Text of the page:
Becoming a successful nonprofit leader takes more than just a title.
Are you a manager? Are you in charge of a delegating tasks or a subset of an organization? To be a good manager, leadership skills are a must. You must hone specific characteristics, qualities and traits in order to inspire and empower others, especially people on your team and in your community. According to the article, What a Leader Looks Like, one’s image does not make a leader. “Leadership is not an image, it’s a quality.” Specific qualities are paramount for any nonprofit leader.
For example, a person can be a manager, but not necessarily a leader. However, to be an effective manager, your leadership skills need to shine. The same article by Simo discusses how an inner strength and caring about one’s team and their efforts encourages positivity and motivation for their employees.
Out of the many specific characteristics that a good nonprofit leader must showcase in order to manage their team responsibly and productively, one of the most important is taking time out to listen. Considering other perspectives from employees allows a good manager to foresee issues that might have been overlooked and consider alternative solutions. A great deal can be gained when taking a moment to listen. A leader’s strength can come from guiding consensus among employees. Although consensus does not guarantee success, having the ability to connect and drive the decision-making concerning consensus allows for the overall desired outcome to occur.
Leaders must be problem-solvers and determine ways to balance emotions and tasks to arrive at a sensible decision. According to Jo Miller in her article 5 Ways to Be a Leader, Not a Manager, “True leaders don’t just praise publicly, and criticize privately. They are also humble enough to apologize publicly and gloat privately.” The hardest lesson for a good nonprofit leader to learn is how to have difficult conversations with employees in a way that does not tear down the individual, but rather builds their confidence and motivates them to do better. A manager that dictates will not get far, as his or her teammates will not respect him/her and give their all on the job. Managers that inspire and act like role models will have a lasting effect on the company culture.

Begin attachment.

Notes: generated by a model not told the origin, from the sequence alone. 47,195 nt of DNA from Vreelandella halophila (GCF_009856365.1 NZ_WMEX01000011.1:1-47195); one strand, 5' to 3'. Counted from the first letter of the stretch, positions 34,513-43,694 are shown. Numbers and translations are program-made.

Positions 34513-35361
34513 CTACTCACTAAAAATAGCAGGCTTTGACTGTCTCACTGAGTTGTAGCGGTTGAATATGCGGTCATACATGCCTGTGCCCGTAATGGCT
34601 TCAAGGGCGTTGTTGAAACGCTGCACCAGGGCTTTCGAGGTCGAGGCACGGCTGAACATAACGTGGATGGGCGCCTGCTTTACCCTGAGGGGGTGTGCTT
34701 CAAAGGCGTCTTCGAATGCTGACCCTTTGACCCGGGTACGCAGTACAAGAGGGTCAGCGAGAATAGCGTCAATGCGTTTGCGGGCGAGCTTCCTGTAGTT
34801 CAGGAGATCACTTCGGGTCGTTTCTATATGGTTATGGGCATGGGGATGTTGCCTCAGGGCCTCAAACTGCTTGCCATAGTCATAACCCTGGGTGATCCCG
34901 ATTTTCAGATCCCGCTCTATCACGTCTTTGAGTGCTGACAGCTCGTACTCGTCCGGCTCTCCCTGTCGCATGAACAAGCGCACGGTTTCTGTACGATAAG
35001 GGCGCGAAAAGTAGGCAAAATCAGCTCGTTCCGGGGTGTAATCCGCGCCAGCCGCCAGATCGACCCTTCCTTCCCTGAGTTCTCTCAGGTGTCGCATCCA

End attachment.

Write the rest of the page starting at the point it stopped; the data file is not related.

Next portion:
The strongest type of manager is an effective leader who inspires motivation and enthusiasm and offers compassion to all employees. This type of manager understands cause and effect and looks at the bigger picture to realize that every employee is affected by his actions and those within the company. By rolling up his sleeves and putting in the effort to achieve goals, employees are excited to come to work and perform in a superior manner.
Other top priorities for a strong manager:
- Identifies major goals during weekly meetings and sends out minutes for all to keep.
- Sets deadlines and keeps lists of what needs to be accomplished to achieve various goals.
- Supports each employee in their own decision-making and encourages free-thinking.
- Uses a flexible empowerment method to allow employees to make their own decisions and handle situations accordingly without needed approval.
- Is the epitome of what makes a manager a strong and successful leader.
- Makes it a priority to show admiration, approval, appreciation, and attention to employees through various techniques.
- Makes sure to let his employees know through feedback how important their work is to him and the organization.
Leadership is something that can evolve in any situation. As mentioned earlier, a person does not have to be a manager to be a leader; a leader is someone who people look up to and admire because of their overwhelming beliefs and values. The video Tribal Leadership through Ted Talks by David Logan describes different tribes:
There are different cultures everywhere, but a leader can come from any situation and develop from any experience. Most of the world is stuck in a competitive culture of the stage three tribe. They stay in this stage because it is safe. A leader is willing to expand the tribe by connecting people together on a higher level.
A successful nonprofit leader will always push individuals to be better and therefore have the capacity to reach all people at every level.